• It’s hopeful and say that the behaviour of men will change after the #MeToo movement. The first and toughest step in fighting any oppression is to tell the oppressor that his power over you is not absolute and that it will not remain unchallenged. #MeToo has enabled women to take that step against workplace harassment. Such harassment had been normalised to the extent that most women believed that it was a price they had to pay to become a part of the workforce. The next generation of women will not grow up with that flawed belief.
  • Male dominance over women is systematic, institutionalised, and, above all, physical. Power has been demonstrated through threats of harassment and rape, sexual assault, acid attacks, domestic violence and making spaces of cohabitation a source of constant threat. Many women have taken to social media to challenge this and it’s working.
  • Despite the vicious fightback by the accused and their supporters, powerful men are evidently rattled. A film production and distribution company, Phantom Films, has been dissolved; a Minister of State was forced to step down; Aamir Khan has ‘stepped away’ from Mogul after sexual misconduct allegations against a team member; journalists in more than one prominent media organisation have been asked to step down, or have volunteered to do so. Beyond the headlines, invisible wheels have started turning. Industries that had no sexual harassment policy or redress mechanisms are being forced to set up committees. Corporates are being forced to proclaim that they have zero tolerance for sexual harassment. Conversations around sexual harassment that were earlier hush-hush have become loud. The lasting impact of #MeToo, long after it stops making the headlines, will be on men who know that they don’t have the guarantee of silence, that they will be made answerable for abuse, and that their ‘boys club’ won’t be enough to protect them.
  • The modern economy needs women in the workforce. The #MeToo movement has made it evident that being on the wrong side is also bad for business. And economy is a language that men understand. #MeToo has given women the power to expose men, socially shame them, take away their jobs, and upset their private and professional lives. And power is a language that men understand. Fear, too, is a language that men will soon come to understand.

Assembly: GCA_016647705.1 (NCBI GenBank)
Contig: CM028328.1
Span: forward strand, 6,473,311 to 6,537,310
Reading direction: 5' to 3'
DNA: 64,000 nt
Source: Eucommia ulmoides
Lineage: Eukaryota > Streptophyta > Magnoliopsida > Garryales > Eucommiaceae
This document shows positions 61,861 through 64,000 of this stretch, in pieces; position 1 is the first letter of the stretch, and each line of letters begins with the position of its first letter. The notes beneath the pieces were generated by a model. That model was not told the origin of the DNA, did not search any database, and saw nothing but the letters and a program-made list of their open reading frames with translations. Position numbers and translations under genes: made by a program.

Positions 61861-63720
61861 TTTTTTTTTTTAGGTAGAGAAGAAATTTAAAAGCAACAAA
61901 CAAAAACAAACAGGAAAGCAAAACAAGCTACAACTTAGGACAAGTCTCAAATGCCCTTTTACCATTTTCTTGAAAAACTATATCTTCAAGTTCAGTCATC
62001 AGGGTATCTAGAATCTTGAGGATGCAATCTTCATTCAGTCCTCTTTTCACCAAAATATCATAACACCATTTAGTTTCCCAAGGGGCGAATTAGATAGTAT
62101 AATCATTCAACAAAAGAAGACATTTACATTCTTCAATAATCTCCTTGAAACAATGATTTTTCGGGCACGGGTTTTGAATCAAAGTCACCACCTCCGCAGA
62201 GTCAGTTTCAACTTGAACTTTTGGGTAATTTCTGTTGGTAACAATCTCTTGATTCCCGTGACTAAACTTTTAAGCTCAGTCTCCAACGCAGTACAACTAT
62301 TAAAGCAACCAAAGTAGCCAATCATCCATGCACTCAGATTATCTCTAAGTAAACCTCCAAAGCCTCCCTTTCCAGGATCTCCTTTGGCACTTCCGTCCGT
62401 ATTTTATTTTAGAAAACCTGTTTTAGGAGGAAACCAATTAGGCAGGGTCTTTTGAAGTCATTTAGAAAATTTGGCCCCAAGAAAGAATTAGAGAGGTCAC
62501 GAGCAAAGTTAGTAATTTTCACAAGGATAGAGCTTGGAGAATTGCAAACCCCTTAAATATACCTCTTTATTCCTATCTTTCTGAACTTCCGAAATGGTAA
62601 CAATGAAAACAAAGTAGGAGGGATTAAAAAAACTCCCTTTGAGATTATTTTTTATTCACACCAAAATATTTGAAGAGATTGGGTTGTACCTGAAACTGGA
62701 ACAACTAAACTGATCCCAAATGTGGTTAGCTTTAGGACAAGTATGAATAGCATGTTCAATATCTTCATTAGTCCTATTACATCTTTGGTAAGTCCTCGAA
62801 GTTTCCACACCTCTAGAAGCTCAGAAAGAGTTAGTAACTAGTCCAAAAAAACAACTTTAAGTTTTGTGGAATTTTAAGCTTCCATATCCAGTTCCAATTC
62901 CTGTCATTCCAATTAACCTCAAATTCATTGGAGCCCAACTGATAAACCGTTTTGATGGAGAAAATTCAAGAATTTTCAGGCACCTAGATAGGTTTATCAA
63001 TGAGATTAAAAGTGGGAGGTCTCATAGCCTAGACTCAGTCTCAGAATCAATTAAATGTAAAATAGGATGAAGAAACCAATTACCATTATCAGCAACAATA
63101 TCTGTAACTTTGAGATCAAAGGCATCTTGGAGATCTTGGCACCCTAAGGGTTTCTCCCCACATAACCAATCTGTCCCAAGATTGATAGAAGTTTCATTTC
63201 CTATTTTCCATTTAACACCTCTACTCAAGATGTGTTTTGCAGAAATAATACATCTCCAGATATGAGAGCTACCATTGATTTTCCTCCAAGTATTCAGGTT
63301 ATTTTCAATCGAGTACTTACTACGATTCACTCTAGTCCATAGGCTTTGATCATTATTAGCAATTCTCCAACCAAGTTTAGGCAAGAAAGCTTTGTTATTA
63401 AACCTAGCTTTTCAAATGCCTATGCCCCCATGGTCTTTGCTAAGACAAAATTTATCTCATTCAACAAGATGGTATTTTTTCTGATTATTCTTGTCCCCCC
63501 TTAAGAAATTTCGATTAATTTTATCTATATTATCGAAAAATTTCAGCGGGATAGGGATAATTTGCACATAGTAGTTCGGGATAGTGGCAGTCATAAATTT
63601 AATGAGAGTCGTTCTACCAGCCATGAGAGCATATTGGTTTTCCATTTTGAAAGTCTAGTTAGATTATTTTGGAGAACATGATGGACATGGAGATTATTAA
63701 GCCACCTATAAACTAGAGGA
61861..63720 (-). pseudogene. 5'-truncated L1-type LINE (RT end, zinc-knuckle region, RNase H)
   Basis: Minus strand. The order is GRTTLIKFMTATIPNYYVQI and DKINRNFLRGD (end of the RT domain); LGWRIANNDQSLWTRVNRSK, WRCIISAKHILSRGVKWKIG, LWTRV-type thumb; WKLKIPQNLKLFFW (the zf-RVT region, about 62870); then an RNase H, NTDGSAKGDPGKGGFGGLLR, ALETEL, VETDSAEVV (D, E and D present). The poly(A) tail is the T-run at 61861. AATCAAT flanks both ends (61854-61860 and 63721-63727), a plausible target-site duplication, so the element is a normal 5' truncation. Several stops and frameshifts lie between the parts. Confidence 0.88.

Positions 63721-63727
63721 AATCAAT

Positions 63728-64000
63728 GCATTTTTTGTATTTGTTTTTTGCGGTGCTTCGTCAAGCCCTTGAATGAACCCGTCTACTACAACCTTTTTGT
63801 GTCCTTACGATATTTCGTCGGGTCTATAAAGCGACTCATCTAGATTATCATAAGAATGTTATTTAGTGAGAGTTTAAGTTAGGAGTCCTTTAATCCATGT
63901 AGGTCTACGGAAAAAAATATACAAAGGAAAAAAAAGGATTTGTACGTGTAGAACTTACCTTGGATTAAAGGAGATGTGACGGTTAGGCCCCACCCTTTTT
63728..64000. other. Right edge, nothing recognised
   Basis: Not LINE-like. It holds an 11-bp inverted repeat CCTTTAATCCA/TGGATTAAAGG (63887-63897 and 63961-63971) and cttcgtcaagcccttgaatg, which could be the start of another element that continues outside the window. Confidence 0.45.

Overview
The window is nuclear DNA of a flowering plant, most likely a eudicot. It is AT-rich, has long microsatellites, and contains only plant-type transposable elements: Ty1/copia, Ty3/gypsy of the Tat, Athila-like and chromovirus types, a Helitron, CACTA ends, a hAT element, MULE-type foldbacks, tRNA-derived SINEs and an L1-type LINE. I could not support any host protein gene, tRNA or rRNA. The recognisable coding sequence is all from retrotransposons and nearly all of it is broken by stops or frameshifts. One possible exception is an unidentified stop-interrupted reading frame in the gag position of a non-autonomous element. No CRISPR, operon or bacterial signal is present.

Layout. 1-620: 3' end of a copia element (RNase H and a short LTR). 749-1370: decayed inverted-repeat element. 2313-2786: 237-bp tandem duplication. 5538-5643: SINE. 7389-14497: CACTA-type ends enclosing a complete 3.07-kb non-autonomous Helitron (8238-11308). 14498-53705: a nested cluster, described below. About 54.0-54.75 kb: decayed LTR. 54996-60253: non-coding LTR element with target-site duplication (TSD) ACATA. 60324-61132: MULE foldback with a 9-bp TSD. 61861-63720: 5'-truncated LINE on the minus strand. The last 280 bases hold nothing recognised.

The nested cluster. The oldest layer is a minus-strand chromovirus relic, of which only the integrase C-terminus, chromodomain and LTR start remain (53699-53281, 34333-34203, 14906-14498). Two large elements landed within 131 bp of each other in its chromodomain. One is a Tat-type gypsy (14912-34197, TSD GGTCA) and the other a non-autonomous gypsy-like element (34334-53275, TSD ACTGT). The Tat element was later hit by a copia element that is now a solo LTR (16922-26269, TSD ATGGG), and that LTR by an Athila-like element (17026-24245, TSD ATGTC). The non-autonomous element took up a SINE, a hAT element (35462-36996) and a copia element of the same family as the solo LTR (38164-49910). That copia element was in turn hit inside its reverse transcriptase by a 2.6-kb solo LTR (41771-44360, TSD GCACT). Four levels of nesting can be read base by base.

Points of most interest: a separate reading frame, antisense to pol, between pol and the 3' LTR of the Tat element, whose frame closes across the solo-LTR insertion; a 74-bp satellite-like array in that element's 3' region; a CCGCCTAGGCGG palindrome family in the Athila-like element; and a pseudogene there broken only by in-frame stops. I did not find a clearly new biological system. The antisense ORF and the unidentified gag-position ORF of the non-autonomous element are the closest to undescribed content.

• Women have taken to social media to talk about being harassed, humiliated, assaulted and bullied by powerful men. The sheer volume of stories and the unflinching solidarity for these women is unprecedented. Expectedly, attempts are being made to derail, politicise, discredit, and misuse the movement, and suppress those testifying. Others are questioning what the movement stands for, its circumvention of due process, and what qualifies as harassment. This sort of consternation has in the past derailed meaningful conversation about change. But this time, the storm is too powerful for that to happen.
  • Almost none of the stories being told are surprising. Yet, the horror is manifest in the relentless surge of testimonies. It is impossible to look away, and that is a necessary precondition for change. Another strong element of the movement is ironically what has been labelled as its biggest weakness: it is anarchic and revolutionary. Instinctive and systematic oppression taking place over centuries cannot be challenged by organic, incremental change. Women are talking about all kinds of subjugation and transgressions.
  • #MeToo will also have to find a way to transcend its small, elite and urban sphere of influence to include women excluded by the nature of the medium on which this is playing out, women negotiating the intersection of caste and gender oppression and women for whom the stakes of speaking out are impossibly high.